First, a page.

It was one of the few days in October when the weather was perfect. Mild. Azure blue skies. White fluffy clouds. And what was even better – I felt well! Hardly any pain. It had been so long since either of those events had happened!
I was going to meet my friend for lunch. The plan was to head for one of our favorite outdoor restaurants – a little place on the dock of a Marina. We would watch the boats, listen to the fishermen tell their stories, and eat the best hamburgers anywhere. Enjoy each other’s company.
She called an hour before. Feeling sick. “Sorry. Just can’t make it.” It wasn’t unusual. Both of us had been seriously ill all year. The time we spent together was precious. I was disappointed. More than that – lost and lonely.
In that moment, something happened.
Ordinarily, I would shrug my shoulders, stay home and read or watch TV. But instinct told me to get outside. It seemed important. A realization that beautiful, pain free days were few and far between. If I could walk, I couldn’t afford to waste the time.
Without thinking, I got in my car… the need to be outdoors, to be part of the day, pushing me. And mysteriously, I knew just where to go. A County Park I had been to only once before. It has a lovely lake surrounded by trees and fields. Best of all, it has flat walking trails. I could do this.
It wasn’t crowded. I stepped on to the path, cane in hand, unsure about my balance, and headed out. It only took a moment before I realized I was exactly where I was meant to be.
I walked slowly. The pleasure of simply moving was one of the best feelings I ever had! I listened to the water wash up on the sandy bank beside me. Birds were singing. Mallard Ducks and Snow Geese swam together, quacking and honking, like neighbors gossiping. It was more than peaceful…it was as if I stepped into a Monet painting.
And then I saw him. A juvenile blue heron. His plumage pale, not quite the color of an adult. His legs like toothpicks. His beak far too large for his face. He walked calmly along the shore. He didn’t appear to be fishing; just perfectly content to stroll leisurely, taking no notice of me.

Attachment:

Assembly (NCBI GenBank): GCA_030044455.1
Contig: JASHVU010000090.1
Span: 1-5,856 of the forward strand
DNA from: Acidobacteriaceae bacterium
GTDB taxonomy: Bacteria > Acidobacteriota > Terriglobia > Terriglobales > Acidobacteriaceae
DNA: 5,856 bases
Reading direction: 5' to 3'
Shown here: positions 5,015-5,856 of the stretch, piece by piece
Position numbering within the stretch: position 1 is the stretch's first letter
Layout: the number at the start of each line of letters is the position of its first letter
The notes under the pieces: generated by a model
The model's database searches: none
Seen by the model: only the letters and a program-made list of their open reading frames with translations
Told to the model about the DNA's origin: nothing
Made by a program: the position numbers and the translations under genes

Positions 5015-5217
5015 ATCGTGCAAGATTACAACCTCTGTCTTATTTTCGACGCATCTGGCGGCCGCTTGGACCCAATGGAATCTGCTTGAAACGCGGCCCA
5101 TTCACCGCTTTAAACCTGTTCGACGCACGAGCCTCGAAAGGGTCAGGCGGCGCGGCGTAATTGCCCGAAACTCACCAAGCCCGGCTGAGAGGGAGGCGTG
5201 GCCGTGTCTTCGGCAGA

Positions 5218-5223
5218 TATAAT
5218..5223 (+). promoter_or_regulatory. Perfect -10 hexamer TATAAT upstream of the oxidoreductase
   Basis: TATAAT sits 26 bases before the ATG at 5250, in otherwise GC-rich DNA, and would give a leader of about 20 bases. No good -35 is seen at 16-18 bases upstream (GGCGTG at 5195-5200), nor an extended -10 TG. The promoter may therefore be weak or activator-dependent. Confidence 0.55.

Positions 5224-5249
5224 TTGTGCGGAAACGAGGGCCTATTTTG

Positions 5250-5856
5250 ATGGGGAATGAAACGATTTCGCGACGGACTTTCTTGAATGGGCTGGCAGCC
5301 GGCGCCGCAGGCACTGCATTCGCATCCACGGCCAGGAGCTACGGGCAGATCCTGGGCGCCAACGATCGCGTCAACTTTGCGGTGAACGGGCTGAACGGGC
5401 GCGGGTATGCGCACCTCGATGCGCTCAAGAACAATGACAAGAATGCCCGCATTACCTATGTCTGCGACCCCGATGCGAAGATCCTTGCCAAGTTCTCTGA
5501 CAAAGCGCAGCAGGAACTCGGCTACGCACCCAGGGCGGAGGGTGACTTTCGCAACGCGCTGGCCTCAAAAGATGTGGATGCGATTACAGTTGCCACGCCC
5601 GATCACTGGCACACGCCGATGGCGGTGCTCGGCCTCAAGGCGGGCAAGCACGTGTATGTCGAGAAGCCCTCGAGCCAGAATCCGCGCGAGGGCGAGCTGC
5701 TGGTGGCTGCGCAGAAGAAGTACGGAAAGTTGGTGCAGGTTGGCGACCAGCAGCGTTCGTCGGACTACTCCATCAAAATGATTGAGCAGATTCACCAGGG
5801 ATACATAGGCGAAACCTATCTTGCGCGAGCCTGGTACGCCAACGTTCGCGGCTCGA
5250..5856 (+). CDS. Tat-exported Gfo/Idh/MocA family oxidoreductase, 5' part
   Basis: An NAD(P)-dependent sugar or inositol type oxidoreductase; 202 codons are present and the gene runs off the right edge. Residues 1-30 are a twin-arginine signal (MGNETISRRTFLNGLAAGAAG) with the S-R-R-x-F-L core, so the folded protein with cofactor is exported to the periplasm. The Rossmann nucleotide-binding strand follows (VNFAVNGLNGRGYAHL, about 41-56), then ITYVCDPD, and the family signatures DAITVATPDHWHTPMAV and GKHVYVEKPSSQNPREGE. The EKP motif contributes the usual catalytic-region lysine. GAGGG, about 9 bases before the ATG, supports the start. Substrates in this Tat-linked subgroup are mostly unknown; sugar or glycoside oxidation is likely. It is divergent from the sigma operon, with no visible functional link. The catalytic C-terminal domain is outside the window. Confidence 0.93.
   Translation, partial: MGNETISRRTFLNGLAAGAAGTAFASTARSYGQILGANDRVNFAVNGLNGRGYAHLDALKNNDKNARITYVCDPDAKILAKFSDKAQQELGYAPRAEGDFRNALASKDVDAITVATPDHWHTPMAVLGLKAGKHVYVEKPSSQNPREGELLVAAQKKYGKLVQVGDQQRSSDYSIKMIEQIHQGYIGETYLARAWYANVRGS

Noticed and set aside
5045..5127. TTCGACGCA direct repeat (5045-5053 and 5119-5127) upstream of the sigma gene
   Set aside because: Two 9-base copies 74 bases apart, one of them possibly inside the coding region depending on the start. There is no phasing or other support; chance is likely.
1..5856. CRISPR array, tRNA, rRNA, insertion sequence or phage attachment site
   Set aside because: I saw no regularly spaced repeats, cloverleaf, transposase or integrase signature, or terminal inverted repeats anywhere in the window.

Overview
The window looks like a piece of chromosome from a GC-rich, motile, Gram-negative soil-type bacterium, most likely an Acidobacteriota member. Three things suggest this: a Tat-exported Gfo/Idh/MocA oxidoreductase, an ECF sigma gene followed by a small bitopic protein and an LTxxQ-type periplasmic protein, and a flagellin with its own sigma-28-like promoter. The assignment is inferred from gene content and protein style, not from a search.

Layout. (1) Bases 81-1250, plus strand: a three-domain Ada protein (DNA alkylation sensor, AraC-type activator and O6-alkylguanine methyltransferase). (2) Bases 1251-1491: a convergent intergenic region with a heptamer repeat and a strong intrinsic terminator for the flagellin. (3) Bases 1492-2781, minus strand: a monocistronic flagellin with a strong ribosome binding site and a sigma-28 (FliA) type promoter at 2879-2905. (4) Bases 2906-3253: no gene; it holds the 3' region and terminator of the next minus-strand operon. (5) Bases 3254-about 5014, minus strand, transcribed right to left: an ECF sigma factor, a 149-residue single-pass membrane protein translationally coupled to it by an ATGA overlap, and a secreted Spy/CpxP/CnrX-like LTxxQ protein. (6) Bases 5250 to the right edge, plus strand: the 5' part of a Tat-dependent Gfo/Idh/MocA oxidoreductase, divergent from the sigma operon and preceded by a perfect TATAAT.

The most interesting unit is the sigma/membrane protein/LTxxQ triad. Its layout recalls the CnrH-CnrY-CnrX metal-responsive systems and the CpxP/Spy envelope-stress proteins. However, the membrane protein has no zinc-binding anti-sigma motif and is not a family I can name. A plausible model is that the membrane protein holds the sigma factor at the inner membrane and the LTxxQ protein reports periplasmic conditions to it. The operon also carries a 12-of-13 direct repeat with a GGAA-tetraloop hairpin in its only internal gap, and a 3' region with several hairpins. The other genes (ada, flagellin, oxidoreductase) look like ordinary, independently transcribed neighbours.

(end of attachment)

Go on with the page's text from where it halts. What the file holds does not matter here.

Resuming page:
I froze, not wanting to disturb this wonderful creature, afraid he would fly away. He turned, looked at me, and stood still. After a moment, he turned back and continued his walk. It was as if he was inviting me to join him.
I moved a bit closer, carefully reaching for my camera. He remained calm.
The heron and I walked together along the lake for nearly an hour. Occasionally a runner or people out enjoying the day would pass by. Some stopped, surprised to see the unusual couple. We continued on, a strange companionship evolving. We walked in the sunlight and then under the trees, the blue sky reflecting on the lake, turning our private world into something magical!
Finally, he took flight.
I stood alone, reluctant to leave, not wanting the magic to end.
It has been almost two months since my walk with the heron, but the memory of that day is vivid…a photograph etched in my mind. A feeling of peace lodged in my soul.
Why, I wonder, did such a brief encounter with a bird, mean so much to me?
I have always loved herons.
I see them occasionally on the stream behind my house. I know all the legends about them.They symbolize grace, strength, independence, self reflection, longevity, calmness and solitude.
I believe there was a reason I felt compelled to go to that Park that day. Call it G_d or Spirit, or the Universe – something beyond my understanding. Whatever the cause, there was a lesson I needed to learn.
It is not easy – this growing old. My health is deteriorating, friends are dying, I am frightened and sometimes ask myself “Why am I alive?”
I found an answer that day.
I am alive because there is still beauty to behold, grace to be shared, people to love and the strength to go on. It doesn’t have to be big things, or planned. It doesn’t require youthful vigor or money. It can be simple, even unexpected. Magical.
Like a walk in the park with a heron.
Carole Leskin is a retired Director of Global Human Resources. Embarking on a second career as a writer and photographer concentrating on her personal accounts of aging, her essays and poetry, frequently accompanied by her photos, are published in Jewish Sacred Aging, Jewish Women of Words, Starts At 60, Navigating Aging ( a Kaiser Health publication), Women’s Older Wisdom, Time Goes By and Next Avenue. Her poems, “Father Time” and “Carole’s Debate” were selected for inclusion in the 2019 anthologies of poetry, New Jersey Bards. Her photos have been featured in Mart R Porter Nature Forum.